5 What does research tell us about best practices for treatment? It is common with conduct disorders that there are multiple problems and co-morbidities. It is also well demonstrated that addressing one of the problems successfully is unlikely to impact the other problem areas. Each difficult area must be specifically identified and addressed if there is to be any expectation that that area will improve. Therefore, it is essential to conduct a thorough assessment of all major potential problem areas as well as strengths and protective factors in order to plan an intervention for each one. Some of the common co-morbid conditions include ADHD, ODD, mood/anxiety disorders, PTSD, head trauma and seizures, and substance abuse. Assessments should include multiple informants since it is not uncommon for children to remember their histories differently than those around them. It is important to identify kids with transient behaviors from those with entrenched behaviors. Each underlying or co-occurring condition needs to be identified and interventions planned. Each major domain should be identified and targeted with interventions. Some of the domains to be addressed would include: supervision and behavioral management needs; history of sexual and physical abuse; separation, divorce or death of key attachment figures; evidence of attachment capacity; educational potential, disabilities, achievements and learning style; peer relationships, especially the extent peers are reinforcing negative behaviors; family problems and strengths; environmental factors including disorganized home and lack of supervision; presence of neurotoxins such as lead; and ability to form and maintain relationships. Interventions need to be applied over long periods of time. One of the major reasons for treatment failures is the application of the right treatment for too short a time. It is now clear from the research literature that boot camps, shock incarceration, isolated medication trials, psychiatric hospitalization, and cognitive behavioral interventions that are limited in number of sessions are all ineffective at best and can be injurious. Effective interventions for conduct disorders in pre-school age children include Head Start programs, dealing with temperament and goodness of fit, and parental effectiveness. Medications have not been shown to be effective in this age group. In school age children, effective interventions include parenting skills training, training the child in peer relationship skill, academic skill development, and social skills training. Pro-social skills and anti-social behaviors need to be addressed separately. Problem solving skill training is also effective in decreasing conduct disordered behaviors. Individual psychodynamic psychotherapy is not effective.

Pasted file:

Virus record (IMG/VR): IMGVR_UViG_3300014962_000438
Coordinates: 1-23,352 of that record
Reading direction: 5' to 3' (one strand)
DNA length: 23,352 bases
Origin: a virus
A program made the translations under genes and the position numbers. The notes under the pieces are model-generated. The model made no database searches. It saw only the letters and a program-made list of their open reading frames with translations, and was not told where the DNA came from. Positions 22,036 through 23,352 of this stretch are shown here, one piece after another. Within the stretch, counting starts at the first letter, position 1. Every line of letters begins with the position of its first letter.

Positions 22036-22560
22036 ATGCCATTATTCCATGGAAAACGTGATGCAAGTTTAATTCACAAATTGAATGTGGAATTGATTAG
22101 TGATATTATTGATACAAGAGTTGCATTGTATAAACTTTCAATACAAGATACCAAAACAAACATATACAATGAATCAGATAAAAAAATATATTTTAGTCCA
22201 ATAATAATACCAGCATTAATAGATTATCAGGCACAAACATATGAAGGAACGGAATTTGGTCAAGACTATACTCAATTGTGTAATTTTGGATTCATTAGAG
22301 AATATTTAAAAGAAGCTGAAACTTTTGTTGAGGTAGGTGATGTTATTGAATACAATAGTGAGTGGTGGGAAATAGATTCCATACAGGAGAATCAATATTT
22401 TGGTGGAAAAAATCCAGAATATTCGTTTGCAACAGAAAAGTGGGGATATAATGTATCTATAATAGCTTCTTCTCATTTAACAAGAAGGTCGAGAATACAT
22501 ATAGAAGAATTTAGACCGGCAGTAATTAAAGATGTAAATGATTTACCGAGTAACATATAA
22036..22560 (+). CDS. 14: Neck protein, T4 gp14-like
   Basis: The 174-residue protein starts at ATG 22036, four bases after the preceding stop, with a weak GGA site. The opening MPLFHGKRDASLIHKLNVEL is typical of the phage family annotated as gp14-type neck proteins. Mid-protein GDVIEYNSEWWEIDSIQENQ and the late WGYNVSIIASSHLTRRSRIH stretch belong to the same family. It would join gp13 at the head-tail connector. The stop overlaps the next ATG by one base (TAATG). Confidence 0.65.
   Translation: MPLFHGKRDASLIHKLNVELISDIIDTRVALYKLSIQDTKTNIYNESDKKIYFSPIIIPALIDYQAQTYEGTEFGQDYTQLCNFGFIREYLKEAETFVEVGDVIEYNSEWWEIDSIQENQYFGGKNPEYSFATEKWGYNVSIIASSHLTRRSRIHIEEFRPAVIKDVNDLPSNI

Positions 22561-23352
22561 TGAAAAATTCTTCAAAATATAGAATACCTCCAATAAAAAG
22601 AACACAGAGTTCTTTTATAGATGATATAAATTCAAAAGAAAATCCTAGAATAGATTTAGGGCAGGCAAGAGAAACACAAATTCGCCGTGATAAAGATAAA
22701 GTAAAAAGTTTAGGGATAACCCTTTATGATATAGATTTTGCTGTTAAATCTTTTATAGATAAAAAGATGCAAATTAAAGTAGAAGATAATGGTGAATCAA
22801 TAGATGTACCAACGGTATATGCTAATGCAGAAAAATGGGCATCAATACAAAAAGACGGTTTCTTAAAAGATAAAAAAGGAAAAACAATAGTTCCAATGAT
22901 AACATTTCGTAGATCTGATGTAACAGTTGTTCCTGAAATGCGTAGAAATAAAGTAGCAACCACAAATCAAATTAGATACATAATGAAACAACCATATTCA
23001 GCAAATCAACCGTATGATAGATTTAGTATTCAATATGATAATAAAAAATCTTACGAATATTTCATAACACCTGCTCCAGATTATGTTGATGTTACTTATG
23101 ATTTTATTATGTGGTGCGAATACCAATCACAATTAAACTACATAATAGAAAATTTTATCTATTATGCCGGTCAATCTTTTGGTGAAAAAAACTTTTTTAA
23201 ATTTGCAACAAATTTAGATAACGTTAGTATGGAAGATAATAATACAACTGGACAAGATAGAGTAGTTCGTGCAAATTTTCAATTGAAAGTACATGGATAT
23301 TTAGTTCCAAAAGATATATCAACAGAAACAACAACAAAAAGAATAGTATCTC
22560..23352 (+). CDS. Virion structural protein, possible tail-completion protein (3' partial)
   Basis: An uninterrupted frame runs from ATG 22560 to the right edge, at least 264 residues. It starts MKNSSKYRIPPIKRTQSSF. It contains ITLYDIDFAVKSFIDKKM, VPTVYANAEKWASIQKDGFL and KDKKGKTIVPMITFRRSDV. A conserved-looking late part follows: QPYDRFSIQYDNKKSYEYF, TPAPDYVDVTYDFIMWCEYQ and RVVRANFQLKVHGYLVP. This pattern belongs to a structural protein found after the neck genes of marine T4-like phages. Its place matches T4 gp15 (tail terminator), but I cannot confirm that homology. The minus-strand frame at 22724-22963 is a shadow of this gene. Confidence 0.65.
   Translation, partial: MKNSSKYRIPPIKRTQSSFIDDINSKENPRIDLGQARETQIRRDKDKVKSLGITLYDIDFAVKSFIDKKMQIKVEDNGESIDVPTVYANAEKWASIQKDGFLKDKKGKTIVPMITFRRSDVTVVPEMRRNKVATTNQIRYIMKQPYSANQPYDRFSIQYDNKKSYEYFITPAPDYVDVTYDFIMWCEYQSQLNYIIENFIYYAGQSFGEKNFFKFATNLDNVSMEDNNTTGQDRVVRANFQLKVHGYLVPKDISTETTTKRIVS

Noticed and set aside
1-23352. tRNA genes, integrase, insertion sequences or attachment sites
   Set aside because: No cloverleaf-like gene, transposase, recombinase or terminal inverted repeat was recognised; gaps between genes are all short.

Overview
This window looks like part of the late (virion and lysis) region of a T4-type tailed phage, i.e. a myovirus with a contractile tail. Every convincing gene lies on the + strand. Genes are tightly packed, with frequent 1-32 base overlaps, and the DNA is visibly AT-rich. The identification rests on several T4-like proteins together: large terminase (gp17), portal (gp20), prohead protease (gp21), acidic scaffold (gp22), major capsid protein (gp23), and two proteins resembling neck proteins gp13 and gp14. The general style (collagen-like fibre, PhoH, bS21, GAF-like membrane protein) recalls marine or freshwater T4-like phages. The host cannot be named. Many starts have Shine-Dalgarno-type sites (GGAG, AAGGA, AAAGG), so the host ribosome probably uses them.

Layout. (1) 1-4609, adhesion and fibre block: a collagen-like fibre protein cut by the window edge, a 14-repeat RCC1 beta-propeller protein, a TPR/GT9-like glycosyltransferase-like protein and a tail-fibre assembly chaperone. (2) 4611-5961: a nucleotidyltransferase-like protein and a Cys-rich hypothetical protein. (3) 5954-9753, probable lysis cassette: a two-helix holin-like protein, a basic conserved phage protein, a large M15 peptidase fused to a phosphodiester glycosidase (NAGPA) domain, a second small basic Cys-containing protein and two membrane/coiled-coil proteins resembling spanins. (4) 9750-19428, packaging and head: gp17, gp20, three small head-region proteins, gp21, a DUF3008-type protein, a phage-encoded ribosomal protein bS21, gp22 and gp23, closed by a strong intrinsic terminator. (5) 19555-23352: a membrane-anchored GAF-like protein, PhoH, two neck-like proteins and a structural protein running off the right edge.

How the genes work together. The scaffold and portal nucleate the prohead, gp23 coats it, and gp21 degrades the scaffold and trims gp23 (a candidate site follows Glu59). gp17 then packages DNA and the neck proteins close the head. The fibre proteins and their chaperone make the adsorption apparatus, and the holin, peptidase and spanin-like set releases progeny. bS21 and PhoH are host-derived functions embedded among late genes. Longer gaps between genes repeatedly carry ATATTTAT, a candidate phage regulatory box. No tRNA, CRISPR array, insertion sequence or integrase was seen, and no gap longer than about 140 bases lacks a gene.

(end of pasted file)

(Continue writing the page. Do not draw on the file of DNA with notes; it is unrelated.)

6 To date for adolescents the most promising approach has been Multi-systemic Therapy (MST) for violent conduct disorders. Cognitive behavioral approaches and skill training are still being studied, but there is cause for some optimism in these approaches. For both school age children and adolescents, medications should be given as indicated for co-morbid conditions and to manage aggression according to the guidelines published in the Journal of the American Academy of Child and Adolescent Psychiatry, vol. 42, no. 2, February Recommended guidelines for Treatment Teams 1. Conduct a thorough assessment using multiple informants to identify all significant problems (e.g., delinquent behaviors, substance abuse, learning disability, reading difficulties). 2. Identify strengths and resiliency factors of the youth, family, and community on which to build successful strategies. 3. Identify each problem domain and plan specific interventions for all of them. 4. Be prepared to maintain interventions for a long period of time. 5. The Treatment Team should be sufficiently broad-based to cover the range of needed skills, services, funding, and supports. This should include members from the domain of public safety (e.g., juvenile justice, police). 6. The Coordinated Service Plan will need to include supervision and monitoring as part of the public safety component. Who provides and pays for it in the home, school, and community may vary by child and situation. should include cognitive behavioral therapy, but not individual psychodynamic psychotherapy; and should be designed to change and demonstrate progress over an extended period of time. 7. Families are important members of the successful Treatment Team; it is critical to assign them a realistic role for this type of situation. If the child is young, refining parenting skills through training can be beneficial. If the child is an adolescent, the family will need to share the responsibilities for supervision and monitoring with other team members, especially members from the public safety domain. 8. Remember that the vast majority of youth with these types of problems do not carry them into adult life, and these issues exist along a spectrum, with most youth in the mild to moderate range and amenable to treatment.